In praise of boring license plates
In my column thingy today, I take a look at the new Maryland license plates and wonder whether the most ubiquitous pieces of state-sponsored public art -- potentially hundreds of thousands of 6-inch-by-12-inch metal canvases -- are too important to be left to the bureaucrats.
If I don't make it abundantly clear in the piece, I'm an admirer of the old Maryland plate design. I think it's just as classy as all get-out.
I have some prejudices: I grew up in a state, Indiana, that seemed to change the design of its plate every other year to some other god-awful design. (Special thanks to the wonderful 15q.net for research assistance.)
So I appreciate the elegance and persistence of the Maryland tags, and in the course of doing research for the story, I realized that I'm spoiled to live in a pocket of tag stasis.
Setting aside the complicated issue of commemorative and specialty tags, Maryland, but also Virginia, have kept the same base designs for more than two decades with only minor changes. West Virginia's plates have been the same for 15 years. D.C., aside from some typographical (and sloganistic) finagling have looked similar since 1986. And then there's the granddaddy of them all, Delaware, which hasn't changed its tag design since 1963.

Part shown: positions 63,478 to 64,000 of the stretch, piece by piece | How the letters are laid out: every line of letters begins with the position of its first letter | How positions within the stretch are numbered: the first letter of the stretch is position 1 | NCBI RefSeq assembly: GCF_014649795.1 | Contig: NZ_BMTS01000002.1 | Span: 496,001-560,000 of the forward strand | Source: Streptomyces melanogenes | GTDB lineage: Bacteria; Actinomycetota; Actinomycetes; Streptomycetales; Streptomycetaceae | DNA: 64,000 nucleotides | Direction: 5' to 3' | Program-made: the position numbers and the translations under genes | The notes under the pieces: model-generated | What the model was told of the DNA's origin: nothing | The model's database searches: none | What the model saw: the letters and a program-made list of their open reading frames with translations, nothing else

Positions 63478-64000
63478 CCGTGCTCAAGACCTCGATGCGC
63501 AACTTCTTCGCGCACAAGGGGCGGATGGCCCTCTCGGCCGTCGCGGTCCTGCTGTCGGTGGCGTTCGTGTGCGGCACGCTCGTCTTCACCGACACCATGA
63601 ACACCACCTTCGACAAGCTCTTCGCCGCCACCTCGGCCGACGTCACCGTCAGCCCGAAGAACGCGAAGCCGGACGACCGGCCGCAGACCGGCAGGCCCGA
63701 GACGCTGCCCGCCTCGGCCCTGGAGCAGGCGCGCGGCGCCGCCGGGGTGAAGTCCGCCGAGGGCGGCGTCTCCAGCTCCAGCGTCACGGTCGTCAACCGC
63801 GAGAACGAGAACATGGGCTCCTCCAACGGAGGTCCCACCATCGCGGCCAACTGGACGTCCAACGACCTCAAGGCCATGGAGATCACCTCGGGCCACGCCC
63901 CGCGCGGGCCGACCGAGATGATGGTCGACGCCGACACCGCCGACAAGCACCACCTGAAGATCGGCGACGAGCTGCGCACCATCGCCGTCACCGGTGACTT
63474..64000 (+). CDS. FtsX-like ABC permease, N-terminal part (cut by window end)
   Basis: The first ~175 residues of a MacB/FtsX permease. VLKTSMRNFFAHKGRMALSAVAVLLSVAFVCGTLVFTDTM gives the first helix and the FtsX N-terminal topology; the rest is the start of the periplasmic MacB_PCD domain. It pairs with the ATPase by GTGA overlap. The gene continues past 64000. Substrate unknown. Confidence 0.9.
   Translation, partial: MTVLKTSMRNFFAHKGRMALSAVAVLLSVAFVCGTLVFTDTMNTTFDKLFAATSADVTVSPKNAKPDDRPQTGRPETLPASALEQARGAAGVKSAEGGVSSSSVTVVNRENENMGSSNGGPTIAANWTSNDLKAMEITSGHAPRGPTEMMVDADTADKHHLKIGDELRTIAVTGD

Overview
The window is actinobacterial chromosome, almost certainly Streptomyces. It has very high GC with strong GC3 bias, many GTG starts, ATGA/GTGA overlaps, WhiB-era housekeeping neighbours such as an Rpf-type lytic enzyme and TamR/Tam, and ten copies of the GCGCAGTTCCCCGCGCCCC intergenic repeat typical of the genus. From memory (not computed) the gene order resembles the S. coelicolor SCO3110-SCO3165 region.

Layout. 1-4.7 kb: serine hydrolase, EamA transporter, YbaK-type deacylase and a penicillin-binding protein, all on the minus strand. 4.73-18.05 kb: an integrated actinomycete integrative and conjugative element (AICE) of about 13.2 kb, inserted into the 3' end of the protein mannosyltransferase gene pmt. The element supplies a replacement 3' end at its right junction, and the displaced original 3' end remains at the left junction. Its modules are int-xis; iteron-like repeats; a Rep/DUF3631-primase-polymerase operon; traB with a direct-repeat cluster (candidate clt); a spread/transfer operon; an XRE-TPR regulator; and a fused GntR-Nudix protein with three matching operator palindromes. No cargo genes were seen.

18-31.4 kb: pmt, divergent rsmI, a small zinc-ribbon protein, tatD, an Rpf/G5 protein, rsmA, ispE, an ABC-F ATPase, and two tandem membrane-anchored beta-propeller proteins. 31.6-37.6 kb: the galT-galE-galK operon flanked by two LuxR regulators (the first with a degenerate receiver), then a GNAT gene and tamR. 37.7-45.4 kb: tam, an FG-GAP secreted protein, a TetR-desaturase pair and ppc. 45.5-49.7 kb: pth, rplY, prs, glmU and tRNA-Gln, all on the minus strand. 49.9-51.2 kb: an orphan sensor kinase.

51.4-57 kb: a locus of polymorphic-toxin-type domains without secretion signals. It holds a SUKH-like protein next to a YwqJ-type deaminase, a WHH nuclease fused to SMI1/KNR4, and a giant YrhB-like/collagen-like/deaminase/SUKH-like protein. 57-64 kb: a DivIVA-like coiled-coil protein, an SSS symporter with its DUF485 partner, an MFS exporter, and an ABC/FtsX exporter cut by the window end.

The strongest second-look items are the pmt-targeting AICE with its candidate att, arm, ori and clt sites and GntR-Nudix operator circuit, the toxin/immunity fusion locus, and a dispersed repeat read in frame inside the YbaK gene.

"There's no political or public will to change the style of the plates," Mike Williams of the Delaware transportation department told me. "They're valued for their uniqueness and their simplicity."
But simplicity doesn't do it for everyone, I realize.
Gus Oliver of Tulsa, who serves as director of the Automobile License Plate Collectors Association, was kind enough to reply to my request for a comment on the new Maryland plates and, in his opinion, the old design had "a simple but dignified look" but has "been used so long that it looks boring."
Not that the new one is any great shakes: "I don't think it is a serious contender for the Automobile License Plate Collectors Association's Best Plate Award based on past winners. It isn't particularly colorful nor does it have a strong image. ... Nevertheless, Maryland's new plate will certainly be nominated and may do better than I expect. In any event, I would imagine that the people of Maryland will be glad to see something different on their cars."
Photo by Flickr user Amy the Nurse; Creative Commons Attribution-No Derivative Works 2.0 Generic license
June 18, 2010; 6:00 PM ET
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